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|Title: ||Patterns of Woody Plant Species Richness, Diversity and Structure along a Disturbance Gradient in the Atiwa Range Forest Reserve, Eastern Region, Ghana|
|Authors: ||Kpontsu, Elizabeth Afua|
|Issue Date: ||11-Jun-2011|
The Atiwa Range Forest Reserve is one of the biodiversity hotspots in Ghana, but no comprehensive study has been carried out to assess the role of human disturbance on plant biodiversity in the area. The study was therefore, carried out to determine the effects of human disturbance on the patterns of woody plant species richness, diversity and structure in the forest. The study was carried out in three forest stands with varying human disturbance (Non-disturbed, moderately disturbed and heavily disturbed forests), within thirty 50 m × 50 m plots (10 plots in each forest stand). A total of 142 woody species belonging to 114 genera and 51 families were identified in three forest stands in the forest reserve. Trees constituted the most dominant woody plant species identified in the forest with Cedrela odorata, Allamblakia floribunda and Albizia zygia being the overall dominant species identified.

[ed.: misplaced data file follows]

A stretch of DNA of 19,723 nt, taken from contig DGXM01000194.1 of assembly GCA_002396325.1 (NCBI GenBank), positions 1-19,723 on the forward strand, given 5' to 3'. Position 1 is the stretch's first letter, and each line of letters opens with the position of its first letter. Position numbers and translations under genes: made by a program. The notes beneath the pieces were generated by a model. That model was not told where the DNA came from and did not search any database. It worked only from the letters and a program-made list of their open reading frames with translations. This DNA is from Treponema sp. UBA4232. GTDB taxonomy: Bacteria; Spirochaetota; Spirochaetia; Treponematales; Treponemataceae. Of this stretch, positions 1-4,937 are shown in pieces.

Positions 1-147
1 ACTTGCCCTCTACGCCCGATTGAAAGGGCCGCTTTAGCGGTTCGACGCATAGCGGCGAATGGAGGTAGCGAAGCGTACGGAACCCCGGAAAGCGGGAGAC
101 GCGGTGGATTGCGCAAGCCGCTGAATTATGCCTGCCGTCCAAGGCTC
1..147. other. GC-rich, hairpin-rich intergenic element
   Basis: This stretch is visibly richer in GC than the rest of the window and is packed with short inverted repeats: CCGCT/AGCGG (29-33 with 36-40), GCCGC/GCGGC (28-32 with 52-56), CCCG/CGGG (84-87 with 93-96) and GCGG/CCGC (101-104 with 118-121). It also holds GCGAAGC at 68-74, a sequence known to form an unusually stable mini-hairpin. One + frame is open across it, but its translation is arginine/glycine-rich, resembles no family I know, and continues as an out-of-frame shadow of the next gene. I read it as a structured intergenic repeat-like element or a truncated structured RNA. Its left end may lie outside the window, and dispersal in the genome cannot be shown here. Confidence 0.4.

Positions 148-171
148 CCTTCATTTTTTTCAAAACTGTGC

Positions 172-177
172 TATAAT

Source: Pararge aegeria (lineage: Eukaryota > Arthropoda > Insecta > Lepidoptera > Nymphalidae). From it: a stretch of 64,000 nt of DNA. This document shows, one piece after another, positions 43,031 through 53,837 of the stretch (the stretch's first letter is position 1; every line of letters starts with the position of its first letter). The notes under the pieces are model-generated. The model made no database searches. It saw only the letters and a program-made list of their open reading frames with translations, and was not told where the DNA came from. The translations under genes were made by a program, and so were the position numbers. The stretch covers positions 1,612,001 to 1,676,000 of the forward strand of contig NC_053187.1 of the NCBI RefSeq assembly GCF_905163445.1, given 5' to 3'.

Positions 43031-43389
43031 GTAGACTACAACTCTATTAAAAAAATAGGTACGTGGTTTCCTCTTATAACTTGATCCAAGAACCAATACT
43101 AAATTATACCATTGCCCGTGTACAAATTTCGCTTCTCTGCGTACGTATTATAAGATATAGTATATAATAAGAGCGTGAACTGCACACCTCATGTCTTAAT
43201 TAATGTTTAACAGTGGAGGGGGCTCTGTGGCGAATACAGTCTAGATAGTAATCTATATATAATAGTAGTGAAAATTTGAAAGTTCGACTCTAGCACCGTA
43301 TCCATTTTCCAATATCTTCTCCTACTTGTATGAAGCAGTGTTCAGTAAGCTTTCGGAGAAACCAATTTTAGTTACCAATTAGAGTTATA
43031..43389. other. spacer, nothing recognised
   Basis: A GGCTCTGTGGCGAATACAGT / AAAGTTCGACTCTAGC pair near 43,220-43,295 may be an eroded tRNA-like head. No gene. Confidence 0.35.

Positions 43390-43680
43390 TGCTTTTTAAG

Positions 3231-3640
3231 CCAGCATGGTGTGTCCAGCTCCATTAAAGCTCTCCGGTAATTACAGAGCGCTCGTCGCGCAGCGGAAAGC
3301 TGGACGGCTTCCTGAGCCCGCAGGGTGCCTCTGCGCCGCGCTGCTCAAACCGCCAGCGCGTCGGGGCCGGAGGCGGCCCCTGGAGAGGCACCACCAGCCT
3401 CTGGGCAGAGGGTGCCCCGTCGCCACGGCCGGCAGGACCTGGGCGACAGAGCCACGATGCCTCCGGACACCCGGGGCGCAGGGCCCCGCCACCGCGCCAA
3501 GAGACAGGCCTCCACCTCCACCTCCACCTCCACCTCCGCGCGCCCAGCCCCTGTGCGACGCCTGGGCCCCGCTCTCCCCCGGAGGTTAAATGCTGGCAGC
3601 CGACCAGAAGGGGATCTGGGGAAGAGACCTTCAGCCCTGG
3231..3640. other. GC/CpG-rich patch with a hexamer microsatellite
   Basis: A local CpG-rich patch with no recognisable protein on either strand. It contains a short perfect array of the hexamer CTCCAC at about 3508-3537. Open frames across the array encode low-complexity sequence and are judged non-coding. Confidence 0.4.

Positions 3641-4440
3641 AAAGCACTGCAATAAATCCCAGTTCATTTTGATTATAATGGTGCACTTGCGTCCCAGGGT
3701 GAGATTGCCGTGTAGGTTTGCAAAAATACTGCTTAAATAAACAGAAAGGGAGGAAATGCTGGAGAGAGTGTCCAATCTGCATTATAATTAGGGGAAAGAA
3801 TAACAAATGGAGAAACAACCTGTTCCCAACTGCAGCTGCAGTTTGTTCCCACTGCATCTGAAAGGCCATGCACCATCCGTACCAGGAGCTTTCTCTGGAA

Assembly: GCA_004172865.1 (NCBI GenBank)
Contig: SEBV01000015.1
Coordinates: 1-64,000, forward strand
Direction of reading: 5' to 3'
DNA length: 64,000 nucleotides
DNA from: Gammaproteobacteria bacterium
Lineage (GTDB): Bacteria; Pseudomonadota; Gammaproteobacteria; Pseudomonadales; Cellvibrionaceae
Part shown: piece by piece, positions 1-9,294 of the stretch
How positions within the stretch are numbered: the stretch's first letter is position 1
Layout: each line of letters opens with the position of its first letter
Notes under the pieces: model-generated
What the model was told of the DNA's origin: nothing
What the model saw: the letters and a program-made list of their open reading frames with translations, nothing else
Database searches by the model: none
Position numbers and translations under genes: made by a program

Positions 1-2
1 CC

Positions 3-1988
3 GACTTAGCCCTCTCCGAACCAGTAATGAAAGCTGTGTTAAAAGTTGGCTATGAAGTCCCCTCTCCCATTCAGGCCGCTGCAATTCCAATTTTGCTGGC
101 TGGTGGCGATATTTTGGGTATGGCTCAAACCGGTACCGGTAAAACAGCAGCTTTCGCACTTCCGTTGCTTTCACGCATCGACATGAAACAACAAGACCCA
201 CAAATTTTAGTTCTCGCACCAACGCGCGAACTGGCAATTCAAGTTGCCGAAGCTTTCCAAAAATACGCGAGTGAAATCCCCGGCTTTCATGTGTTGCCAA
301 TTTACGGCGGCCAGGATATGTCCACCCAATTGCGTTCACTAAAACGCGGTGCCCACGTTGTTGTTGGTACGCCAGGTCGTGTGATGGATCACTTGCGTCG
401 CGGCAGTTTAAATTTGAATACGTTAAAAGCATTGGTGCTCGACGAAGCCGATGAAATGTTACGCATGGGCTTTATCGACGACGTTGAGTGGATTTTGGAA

In all the life forms, species richness decreased from the non-disturbed forest through moderately disturbed forest to the heavily disturbed forest. Tree diversity declined significantly with increasing disturbance. Liana diversity also differed significantly between the non-disturbed forest and heavily disturbed forest, and the moderately disturbed forest and heavily disturbed forest. For shrubs, the non-disturbed forest was significantly more diverse than the heavily disturbed forest while diversity between the other forest pairs did not vary significantly. The mean basal area of trees in the non-disturbed forest was higher than those of the other forest blocks. The mean liana basal area decreased with increasing disturbance. Plant densities also differed significantly among the forest stands. The pattern of plant density for both trees and lianas was similar to that of basal area of trees. The diameter distribution pattern for trees was irregular in all the forest types and that for lianas in the non-disturbed and moderately disturbed forests followed the inverted J shape. Canopy cover of trees was high in the non-disturbed forest than in disturbed forests. The disparity in the forest areas under studied is due to frequent human disturbances going on in the forest, thus compromising the ‘health’ of the Atiwa Range Forest Reserve,2011|
|Description: ||A thesis presented to the Department of Theoretical and Applied Biology, College of Science, Kwame Nkrumah University of Science and Technology in partial fulfillment of the requirement for the award of Master of Science in Environmental Science|
|Appears in Collections:||Distance Learning|
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